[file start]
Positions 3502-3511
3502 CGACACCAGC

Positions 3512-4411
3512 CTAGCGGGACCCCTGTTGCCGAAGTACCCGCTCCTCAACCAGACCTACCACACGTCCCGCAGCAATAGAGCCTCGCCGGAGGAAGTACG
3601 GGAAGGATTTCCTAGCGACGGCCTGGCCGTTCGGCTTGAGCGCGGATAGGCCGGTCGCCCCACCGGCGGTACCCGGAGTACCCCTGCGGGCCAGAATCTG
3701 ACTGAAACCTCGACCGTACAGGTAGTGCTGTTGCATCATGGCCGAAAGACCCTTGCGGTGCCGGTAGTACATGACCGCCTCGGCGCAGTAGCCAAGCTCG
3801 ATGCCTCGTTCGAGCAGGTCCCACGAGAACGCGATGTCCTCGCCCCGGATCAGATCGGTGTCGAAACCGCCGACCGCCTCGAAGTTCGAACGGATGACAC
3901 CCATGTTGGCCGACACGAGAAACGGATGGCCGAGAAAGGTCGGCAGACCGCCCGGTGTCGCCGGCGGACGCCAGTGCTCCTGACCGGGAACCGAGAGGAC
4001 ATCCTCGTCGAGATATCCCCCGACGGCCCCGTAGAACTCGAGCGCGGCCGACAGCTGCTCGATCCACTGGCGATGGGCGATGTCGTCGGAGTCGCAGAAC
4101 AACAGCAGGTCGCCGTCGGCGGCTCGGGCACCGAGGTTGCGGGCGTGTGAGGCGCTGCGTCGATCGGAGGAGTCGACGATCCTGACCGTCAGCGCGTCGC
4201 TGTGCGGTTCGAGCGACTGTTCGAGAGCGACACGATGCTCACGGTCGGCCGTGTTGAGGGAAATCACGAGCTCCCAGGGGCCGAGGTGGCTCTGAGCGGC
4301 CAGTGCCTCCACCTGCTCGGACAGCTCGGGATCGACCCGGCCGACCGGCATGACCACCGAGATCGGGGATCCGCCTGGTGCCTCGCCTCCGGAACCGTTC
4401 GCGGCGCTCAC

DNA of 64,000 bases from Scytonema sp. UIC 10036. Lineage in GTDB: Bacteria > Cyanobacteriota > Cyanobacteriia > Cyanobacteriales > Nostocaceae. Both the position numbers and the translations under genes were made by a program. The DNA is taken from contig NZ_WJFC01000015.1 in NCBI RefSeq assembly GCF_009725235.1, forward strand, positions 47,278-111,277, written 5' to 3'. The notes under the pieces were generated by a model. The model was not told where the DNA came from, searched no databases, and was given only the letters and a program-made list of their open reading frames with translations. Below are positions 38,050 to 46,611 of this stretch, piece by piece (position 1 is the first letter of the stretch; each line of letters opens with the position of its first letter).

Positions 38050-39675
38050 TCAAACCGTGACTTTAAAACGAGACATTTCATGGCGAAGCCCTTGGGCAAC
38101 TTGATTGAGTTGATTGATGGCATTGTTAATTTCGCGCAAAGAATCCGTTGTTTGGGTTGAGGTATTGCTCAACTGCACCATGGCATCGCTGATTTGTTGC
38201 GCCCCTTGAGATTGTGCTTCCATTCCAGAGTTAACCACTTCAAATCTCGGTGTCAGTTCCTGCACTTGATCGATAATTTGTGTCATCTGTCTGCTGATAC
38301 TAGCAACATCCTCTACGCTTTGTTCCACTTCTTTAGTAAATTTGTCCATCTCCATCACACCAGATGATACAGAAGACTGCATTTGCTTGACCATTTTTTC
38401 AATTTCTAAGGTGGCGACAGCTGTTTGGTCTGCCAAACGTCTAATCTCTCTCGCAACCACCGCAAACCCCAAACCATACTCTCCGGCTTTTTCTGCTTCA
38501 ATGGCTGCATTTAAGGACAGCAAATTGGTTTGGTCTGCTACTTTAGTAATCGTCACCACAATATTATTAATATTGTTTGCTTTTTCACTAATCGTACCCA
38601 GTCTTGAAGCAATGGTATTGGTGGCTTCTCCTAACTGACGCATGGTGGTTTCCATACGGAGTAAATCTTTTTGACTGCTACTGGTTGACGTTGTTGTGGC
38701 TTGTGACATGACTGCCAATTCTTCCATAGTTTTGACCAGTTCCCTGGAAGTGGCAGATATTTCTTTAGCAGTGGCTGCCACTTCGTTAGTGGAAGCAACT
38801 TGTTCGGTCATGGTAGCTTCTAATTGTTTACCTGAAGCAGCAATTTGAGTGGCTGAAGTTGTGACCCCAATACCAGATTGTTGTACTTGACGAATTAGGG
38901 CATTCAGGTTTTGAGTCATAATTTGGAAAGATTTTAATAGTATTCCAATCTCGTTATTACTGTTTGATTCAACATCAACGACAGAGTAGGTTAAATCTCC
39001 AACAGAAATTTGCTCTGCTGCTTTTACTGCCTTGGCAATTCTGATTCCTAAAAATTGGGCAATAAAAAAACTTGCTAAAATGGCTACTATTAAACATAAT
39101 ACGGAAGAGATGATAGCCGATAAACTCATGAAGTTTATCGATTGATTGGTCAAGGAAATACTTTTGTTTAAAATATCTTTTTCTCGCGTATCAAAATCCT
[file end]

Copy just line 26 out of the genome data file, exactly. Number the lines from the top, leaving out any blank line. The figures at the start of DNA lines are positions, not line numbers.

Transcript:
39001 AACAGAAATTTGCTCTGCTGCTTTTACTGCCTTGGCAATTCTGATTCCTAAAAATTGGGCAATAAAAAAACTTGCTAAAATGGCTACTATTAAACATAAT